By moving the speaker around the chamber and testing the response from different directions, the developer can zero in on the dispersion of the speaker. In the real world, with floors and ceilings, the dispersion has a huge impact on the accuracy of the monitors, since, with the inherent reflections generated, the sound arrives at our ears slightly later than the direct sound from the speaker.
Sound travels at about 1 foot per millisecond. So some of the sound from the tweeters and woofers is reflected off of the surfaces in the room before arriving at our ears. The ratio of the delay and the wavelength determines if certain frequencies get attenuated (or even disappear) or boosted by the time we hear them. Different frequencies getting absorbed in this way is what leads to “bad” sounding rooms. The ideal is that the reverb decay time or RT60 is the same at all frequencies. This is a key target in what the acoustic treatment for a room needs to do. If it is too absorbent at higher frequencies the lower frequencies will decay slower than the high frequencies and that bad news in a studio design.
Anechoic chambers are useful in helping understand how reflections affect our perception of the sound. Multiple speakers can be used, one for the main signal, the others to reproduce the “reflections”. Doing this, in the anechoic chamber, the signal with and without reflections can be compared. If the early reflection is very different from the source signal, our brain perceives it as a separate sound. In an anechoic chamber, the output can be verified and measured not only directly in front of the speaker, but also at increasing angles to each side, as well as above and below. The speaker developers will then consider (and manipulate, through the speaker design) all of these curves so that the listener will perceive as accurate a reproduction of the direct sound as possible.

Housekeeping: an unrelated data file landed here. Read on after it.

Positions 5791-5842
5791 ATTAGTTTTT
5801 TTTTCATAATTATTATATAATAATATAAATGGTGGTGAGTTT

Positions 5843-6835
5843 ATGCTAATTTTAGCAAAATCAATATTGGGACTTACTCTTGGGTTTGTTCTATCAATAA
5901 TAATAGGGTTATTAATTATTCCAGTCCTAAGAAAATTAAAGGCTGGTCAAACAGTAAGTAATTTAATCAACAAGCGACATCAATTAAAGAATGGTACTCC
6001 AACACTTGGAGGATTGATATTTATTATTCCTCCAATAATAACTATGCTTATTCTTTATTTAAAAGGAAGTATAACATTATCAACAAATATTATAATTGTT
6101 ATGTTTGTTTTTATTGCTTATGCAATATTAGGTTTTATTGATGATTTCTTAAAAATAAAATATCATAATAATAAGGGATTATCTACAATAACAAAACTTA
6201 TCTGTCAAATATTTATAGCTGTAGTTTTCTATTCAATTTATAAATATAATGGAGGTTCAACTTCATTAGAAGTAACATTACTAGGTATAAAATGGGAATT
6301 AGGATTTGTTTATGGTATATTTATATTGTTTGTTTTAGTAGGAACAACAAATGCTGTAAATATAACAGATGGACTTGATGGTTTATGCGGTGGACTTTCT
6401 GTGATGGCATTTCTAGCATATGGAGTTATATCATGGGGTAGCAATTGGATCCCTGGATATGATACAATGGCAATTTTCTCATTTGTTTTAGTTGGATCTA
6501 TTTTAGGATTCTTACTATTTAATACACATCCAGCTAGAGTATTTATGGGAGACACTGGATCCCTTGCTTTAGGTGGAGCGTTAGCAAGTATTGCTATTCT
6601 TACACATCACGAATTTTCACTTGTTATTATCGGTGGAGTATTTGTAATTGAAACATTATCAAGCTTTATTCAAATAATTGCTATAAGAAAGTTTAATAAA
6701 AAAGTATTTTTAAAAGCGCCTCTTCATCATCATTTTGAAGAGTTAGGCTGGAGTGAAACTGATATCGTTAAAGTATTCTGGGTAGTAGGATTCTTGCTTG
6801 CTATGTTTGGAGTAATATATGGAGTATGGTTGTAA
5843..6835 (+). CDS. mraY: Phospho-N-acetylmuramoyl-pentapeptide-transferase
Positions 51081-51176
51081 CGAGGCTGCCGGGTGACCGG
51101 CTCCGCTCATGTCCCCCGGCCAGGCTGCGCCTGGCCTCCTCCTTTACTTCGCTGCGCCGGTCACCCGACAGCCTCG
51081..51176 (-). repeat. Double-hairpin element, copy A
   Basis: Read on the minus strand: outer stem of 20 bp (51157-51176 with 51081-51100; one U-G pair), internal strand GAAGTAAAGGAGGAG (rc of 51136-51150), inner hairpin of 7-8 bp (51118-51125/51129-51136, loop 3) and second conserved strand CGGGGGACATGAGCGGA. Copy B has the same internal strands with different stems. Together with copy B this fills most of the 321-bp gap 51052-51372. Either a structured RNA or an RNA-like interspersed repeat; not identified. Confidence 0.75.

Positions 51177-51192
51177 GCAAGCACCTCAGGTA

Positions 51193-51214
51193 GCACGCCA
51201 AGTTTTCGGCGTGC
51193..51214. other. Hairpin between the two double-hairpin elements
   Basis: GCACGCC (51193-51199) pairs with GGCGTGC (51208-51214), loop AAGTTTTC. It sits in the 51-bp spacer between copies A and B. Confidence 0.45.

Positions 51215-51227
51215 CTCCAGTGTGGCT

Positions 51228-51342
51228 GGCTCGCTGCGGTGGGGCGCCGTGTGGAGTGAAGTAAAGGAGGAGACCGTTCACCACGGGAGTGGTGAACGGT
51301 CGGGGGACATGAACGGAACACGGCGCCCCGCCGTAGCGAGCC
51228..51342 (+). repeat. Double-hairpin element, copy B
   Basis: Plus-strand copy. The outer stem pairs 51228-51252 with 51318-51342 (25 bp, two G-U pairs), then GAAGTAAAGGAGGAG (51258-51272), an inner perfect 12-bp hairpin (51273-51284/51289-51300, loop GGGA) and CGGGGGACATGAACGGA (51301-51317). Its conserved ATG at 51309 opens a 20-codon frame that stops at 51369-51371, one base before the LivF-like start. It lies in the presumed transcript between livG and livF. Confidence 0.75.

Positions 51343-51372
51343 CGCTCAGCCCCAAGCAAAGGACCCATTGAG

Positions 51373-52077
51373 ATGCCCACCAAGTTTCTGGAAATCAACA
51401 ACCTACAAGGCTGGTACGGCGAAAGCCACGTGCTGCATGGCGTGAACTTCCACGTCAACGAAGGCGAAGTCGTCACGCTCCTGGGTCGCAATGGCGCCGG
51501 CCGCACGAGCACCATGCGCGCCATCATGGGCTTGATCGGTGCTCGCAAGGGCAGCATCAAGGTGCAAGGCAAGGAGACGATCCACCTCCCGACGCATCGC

Speaker Placement In Our Studios
Understanding all of this, we can see why speaker placement in our studios is important. Off-axis, responses are sometimes very different than the direct signal from the monitor; which can be confusing when trying to listen for detail in your mixes. It is important, for this reason, to choose monitors with good horizontal dispersion. Particularly if you have clients in the studio with you. Not everyone can be in the “sweet spot”. So proper R&D in an anechoic chamber is essential for speaker designers to ensure that once reflections are added into the listening environment, the dispersion will be as accurate as possible from as wide an angle as possible.
At about 01:48 into this video, you can see what Eve Audio’s anechoic chamber looks like and how they use it. Here, at about 12:30 into this video, we get a fascinating first hand view and tour of their anechoic chamber with all the functions explained in detail . We don’t need or want our studios to be completely devoid of any reflections. It would feel very unnatural. There would be no aural cues as to the size of the space we are in. I expect walking on the moon might feel like that! But we do want speakers that have been calibrated in this environment so that they are as accurate as possible within as large a radius as is possible.